Often discounted by locals as a “hoodoo woman” or a freak, for years she maintained an outdoor art environment, beginning at around age 75, basically doing what Walt Whitman did in poetry—she declared herself. As a person, with as much right to be here as you or me. Many of her images, which blur the visual distinction between the figural and the abstract (often figures or busts of people, some with arms raised—“praise” figures–she was very religious) are accompanied by text, and a common phrase is some form of “I am here”. She was real, as is her art. At her best, she made great work, some of which is now in the Smithsonian and other museums around the world. I am quietly humbled and challenged by the presence of her art; over the years I’ve collected several pieces. It’s not easy art to “get”—but I don’t care. I get it, and love it, and am inspired by it. And feel lucky to be surrounded by it.

After Jackson, I drove down to New Orleans, to see my friend Markus, who lives in the lower 9th ward. A good place to spend a little time, drink a little bourbon on the porch, and get some thinking done. There is, supposedly, a ghost who appears in the kitchen on the side of the house where I stay; fortunately, I didn’t see her–an old woman who sits at the table and smokes cigarettes. One night I Uber’ed over to the Quarter to attend a benefit for Houston flood relief, at photographer Frank Relle’s gallery. Though I knew absolutely no one there, it felt good to support such an important cause.

At my mom’s, I started two new songs, and continued to work on them during my trip. It felt so good to come back with some new stuff, at least one of which will likely end up on the new record.

It’s always nice to see yourself mentioned in the press, especially when your latest record has run its course and you’re layin’ low, prepping the next one. Peter Guralnick brought up my name in his recent online article, Memphis Blues Again, for the Oxford American:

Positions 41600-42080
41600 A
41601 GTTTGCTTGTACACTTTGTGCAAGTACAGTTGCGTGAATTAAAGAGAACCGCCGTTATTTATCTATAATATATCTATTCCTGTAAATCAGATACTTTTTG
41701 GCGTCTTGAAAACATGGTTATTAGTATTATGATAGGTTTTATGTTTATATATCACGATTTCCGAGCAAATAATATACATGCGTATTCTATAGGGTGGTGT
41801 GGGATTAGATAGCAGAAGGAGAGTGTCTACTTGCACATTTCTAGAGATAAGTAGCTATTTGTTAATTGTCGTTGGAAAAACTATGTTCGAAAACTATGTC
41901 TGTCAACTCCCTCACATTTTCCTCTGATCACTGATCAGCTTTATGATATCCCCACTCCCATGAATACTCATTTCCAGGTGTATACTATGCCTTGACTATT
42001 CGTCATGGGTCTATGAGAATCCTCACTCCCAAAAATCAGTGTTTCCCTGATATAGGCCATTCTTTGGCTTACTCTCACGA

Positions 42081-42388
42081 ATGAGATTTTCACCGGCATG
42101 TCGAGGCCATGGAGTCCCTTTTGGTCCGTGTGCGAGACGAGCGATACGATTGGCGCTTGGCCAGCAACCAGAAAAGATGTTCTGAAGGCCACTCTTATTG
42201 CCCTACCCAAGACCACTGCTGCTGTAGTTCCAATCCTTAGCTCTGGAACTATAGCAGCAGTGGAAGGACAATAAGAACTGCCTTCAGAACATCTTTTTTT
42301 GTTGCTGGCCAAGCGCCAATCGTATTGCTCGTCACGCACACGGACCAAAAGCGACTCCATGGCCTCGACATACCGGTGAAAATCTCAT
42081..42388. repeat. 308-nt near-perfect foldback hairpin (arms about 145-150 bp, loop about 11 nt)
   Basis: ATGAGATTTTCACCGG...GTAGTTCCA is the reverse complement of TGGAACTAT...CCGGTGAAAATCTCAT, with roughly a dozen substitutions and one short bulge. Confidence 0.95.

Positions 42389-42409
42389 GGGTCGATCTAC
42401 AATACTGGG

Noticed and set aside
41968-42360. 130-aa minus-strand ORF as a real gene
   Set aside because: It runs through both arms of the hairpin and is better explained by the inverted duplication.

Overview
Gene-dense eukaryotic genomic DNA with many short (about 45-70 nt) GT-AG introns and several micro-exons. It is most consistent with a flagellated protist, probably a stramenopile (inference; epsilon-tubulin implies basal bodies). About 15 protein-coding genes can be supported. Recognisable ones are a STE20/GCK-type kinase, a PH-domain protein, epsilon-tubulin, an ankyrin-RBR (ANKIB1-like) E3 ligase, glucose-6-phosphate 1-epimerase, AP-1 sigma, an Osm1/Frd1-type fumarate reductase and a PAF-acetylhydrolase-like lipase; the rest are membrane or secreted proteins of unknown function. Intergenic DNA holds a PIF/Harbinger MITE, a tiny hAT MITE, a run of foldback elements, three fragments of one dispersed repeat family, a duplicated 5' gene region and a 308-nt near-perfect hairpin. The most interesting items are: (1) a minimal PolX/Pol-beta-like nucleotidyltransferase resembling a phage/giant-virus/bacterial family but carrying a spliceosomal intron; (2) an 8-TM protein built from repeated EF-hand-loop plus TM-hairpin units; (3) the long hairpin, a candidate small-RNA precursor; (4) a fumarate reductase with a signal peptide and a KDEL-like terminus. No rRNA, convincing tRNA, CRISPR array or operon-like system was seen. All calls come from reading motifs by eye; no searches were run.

” . . .listen to the music of new champions of the old and new, like the North Mississippi Allstars Luther and Cody Dickinson, who learned at the feet of such legendary champions of the hill country style as R.L. Burnside and Junior Kimbrough and Otha Turner; listen to no less dedicated disciples like Dan Auerbach or Paul Burch or Colin Linden, or poetic practitioners like Kevin Gordon—and who knows how many more?”

I also found, while browsing Lemuria Books in Jackson, that Dr. William Ferris listed me and my song “Pecolia’s Star” in the bibliography for his latest book, The South in Color: A Visual Journal 


I also make a visual appearance, via tintype photograph, in Frank Hamrick’s limited-edition handmade book, My Face Tastes Like Salt. The image was taken just as a formidable thunderstorm was closing in on our location, near our mutual friend Jim Sherraden‘s home in White’s Creek, TN. Go to to order a copy, and see a short video on the making of the book, featuring a song by someone you know . . . .my_face_tastes_like_salt_cover_white_background_1

(The In Case You Were Wondering Department): What I’m Reading

Dispatches from Pluto, Richard Grant

Collected Poems, Wallace Stevens

Fast, Jorie Graham

Underground Railroad, Colson Whitehead

Songlines In Michaeltree: New and Collected Poems, Michael S. Harper

One Response to Americanafest! (official or not) / Spirits, Trips, and Mentions

  1. Viola September 17, 2017 at 11:17 am #

    Nice post Kevin. I like the roads you choose and the views you give importance to. That makes a difference in the end.